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28 Jan 2010

Symposium - On Display: Artists and Shops at Site Gallery, Sheffield

FrenchMottershead, Laura Fashion Boutique, Ljubljana, Slovenia, 2009.
Courtesy FrenchMottershead and Urška Boljkovac.

Symposium - On Display: Artists and Shops
Site Gallery


Thursday 11 & Friday 12 February 2010
Contact or call:
0114 281 2077.


+ 44 (0) 114 281 2077

Site Gallery
1 Brown Street
S1 2BS Sheffield
United Kingdom

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To coincide with the current exhibition, FrenchMottershead - The SHOPS Project, Site Gallery is hosting a two-day event exploring the materiality of shops and shopping.

Day 1, Thurs 11 Feb : Workshop
1pm – 4pm
An exploration of selected texts through workshop activities, to generate discussion for Day 2.

Day 2, Fri 12 Feb : Symposium
10.30am – 5pm
£25 Organisations / £15 Individuals / £10 Students/Conc
A series of presentations, skype interviews and discussions. Chaired by artist Becky Shaw.

The symposium will examine a range of shopping experiences, seeking to capture changing relationships of visual spectacle, display, performance, taste and distinction, excess and restraint, exchange, community and morality.

Speakers include:

Sylvie Fleury, artist
Christine Hill
, artist
, artists
Jaspar Joseph-Lester
, artist
James Heartfield
, writer and lecturer
Peter Jackson
, Professor of Human Geography, University of Sheffield
Bill Brown
, Professor of English, University of Chicago
Nancy Cox
and Karin Dannehl, University of Wolverhampton

More information at


In 1965, Georges Perec wrote 'Things: a Story of the Sixties', a damning tale about a couple living to shop, to accumulate objects and a lifestyle to mark their social distinction. As the title conveys, in Sylvie and Jérôme's story lies a cautionary tale synonymous with the development of consumption in the 1960s.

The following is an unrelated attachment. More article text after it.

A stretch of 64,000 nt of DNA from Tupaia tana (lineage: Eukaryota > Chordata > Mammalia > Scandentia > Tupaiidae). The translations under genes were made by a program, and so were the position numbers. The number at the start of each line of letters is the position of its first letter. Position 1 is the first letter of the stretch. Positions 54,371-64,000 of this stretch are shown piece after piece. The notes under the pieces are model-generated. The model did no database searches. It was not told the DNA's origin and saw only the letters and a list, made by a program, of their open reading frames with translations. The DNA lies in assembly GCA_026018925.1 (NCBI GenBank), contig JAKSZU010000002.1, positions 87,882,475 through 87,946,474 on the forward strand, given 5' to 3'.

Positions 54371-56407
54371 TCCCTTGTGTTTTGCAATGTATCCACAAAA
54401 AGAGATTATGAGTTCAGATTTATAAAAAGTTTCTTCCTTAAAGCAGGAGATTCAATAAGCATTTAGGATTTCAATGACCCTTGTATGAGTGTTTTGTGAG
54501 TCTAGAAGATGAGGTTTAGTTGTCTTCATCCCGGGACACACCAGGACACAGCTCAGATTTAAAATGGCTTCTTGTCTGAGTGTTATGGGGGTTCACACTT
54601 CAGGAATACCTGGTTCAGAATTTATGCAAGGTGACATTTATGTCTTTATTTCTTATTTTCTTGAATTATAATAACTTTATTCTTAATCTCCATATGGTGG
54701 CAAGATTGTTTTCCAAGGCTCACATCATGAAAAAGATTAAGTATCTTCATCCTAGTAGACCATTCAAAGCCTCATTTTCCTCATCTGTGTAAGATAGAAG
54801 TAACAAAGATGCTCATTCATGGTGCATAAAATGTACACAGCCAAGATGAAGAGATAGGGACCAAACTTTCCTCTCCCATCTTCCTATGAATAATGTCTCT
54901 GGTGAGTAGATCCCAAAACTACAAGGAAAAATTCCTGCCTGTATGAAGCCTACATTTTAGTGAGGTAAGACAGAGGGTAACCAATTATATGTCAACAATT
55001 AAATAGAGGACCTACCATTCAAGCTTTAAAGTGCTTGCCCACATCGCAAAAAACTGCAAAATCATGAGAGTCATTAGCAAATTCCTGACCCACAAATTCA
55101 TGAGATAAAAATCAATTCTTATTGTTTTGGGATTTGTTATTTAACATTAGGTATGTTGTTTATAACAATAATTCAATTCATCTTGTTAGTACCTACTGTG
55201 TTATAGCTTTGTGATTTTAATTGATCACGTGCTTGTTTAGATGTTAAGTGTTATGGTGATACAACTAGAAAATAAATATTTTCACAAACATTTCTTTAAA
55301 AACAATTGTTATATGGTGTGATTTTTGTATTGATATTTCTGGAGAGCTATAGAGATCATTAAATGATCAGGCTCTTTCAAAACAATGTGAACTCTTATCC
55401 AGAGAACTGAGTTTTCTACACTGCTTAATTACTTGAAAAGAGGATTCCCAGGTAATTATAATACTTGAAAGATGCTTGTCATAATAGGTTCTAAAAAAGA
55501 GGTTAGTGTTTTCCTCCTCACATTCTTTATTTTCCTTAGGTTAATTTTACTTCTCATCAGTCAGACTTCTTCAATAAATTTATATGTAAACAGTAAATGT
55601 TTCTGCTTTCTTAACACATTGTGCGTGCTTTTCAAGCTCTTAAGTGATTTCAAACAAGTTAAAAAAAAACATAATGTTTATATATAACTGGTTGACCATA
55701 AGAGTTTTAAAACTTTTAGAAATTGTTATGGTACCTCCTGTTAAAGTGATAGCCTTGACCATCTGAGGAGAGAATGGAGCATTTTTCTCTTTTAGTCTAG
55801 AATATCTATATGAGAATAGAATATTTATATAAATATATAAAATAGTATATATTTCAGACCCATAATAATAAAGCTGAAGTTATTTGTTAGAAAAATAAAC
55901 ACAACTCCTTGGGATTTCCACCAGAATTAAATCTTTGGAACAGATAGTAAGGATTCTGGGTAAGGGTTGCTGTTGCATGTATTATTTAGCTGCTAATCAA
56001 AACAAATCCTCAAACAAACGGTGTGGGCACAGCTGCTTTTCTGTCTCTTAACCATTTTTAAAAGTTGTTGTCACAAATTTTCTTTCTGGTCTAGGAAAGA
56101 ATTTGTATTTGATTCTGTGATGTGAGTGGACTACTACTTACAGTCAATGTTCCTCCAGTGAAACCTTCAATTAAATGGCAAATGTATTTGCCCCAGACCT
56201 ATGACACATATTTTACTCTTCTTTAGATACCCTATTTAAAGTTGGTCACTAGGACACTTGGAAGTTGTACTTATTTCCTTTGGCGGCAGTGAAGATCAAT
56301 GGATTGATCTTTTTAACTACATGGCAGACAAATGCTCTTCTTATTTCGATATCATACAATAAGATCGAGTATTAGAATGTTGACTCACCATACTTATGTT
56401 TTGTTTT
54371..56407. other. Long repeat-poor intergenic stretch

'whitewashed walls were indispensable, dark brown carpeting a necessity, which could be replaced only by a mosaic of antiquated floor tiles of different kinds; exposed beams were obligatory, and little internal staircases, real fireplaces with a fire burning, rustic (or even better) Provençal furniture were highly recommended. These conversions, which were spreading across Paris and affecting, indiscriminately, bookshops, art galleries, haberdashers', novelty and furniture stores, and even grocer's shops (it was not uncommon to see a formerly down-at-heel corner-shop grocer turn into a Cheese Consultant complete with a blue apron giving him a very expert air, and his shop acquire roof-beams and straw decking...) such conversions, therefore, brought more or less legitimately in their wake a rise in prices such that the purchase of a raw-wool, hand-printed dress, or a cashmere twinset woven by a blind Orkney crofter (exclusive genuine vegetable-dyed hand-spun hand-woven) or of a sumptuous jerseywool and leather jacket (for weekend wear, for hunting, for driving) proved permanently impossible.'

Since the 1960s much has changed, but in this excerpt we find a surprisingly familiar concoction of minimalist aesthetics, taste, 'shabby-chic', conscience shopping, exoticism, and the significance of the small and selective, as opposed to the large and generic. This description, written in 1965, seems a logical precursor to ethical consumption, and shopping as a moral tool. To understand how these issues are embedded in our contemporary experience, the symposium will bring together artists whose practices explore different types of shopping, from fashion boutique, to mall, to supermarket, thriftshop and cornershop. These presentations will be paired with contributions from researchers in other fields, including geography, literature and history, as a means to draw out connections and new observations. Examining past experiences of shopping will be a key aid to examining the present.